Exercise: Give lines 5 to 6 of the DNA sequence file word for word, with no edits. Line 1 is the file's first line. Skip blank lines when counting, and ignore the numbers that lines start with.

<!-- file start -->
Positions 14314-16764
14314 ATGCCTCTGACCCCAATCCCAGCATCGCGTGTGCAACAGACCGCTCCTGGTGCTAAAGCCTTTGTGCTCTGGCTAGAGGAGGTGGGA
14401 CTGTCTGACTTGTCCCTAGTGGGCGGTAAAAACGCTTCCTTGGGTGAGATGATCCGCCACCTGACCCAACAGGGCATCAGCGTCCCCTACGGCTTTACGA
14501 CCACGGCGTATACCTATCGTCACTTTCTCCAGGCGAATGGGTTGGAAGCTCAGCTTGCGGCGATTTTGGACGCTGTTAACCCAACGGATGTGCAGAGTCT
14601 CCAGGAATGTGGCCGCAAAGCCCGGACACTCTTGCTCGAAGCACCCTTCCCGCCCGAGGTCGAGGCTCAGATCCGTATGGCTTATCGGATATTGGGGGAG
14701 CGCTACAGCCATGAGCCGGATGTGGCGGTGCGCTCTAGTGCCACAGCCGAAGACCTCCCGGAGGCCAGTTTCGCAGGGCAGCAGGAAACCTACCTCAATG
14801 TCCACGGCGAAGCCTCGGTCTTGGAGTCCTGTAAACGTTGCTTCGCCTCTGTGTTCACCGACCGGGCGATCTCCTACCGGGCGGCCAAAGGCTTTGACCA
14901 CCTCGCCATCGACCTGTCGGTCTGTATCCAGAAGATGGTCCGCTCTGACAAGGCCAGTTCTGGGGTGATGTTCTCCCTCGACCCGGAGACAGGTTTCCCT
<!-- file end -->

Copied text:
14601 CCAGGAATGTGGCCGCAAAGCCCGGACACTCTTGCTCGAAGCACCCTTCCCGCCCGAGGTCGAGGCTCAGATCCGTATGGCTTATCGGATATTGGGGGAG
14701 CGCTACAGCCATGAGCCGGATGTGGCGGTGCGCTCTAGTGCCACAGCCGAAGACCTCCCGGAGGCCAGTTTCGCAGGGCAGCAGGAAACCTACCTCAATG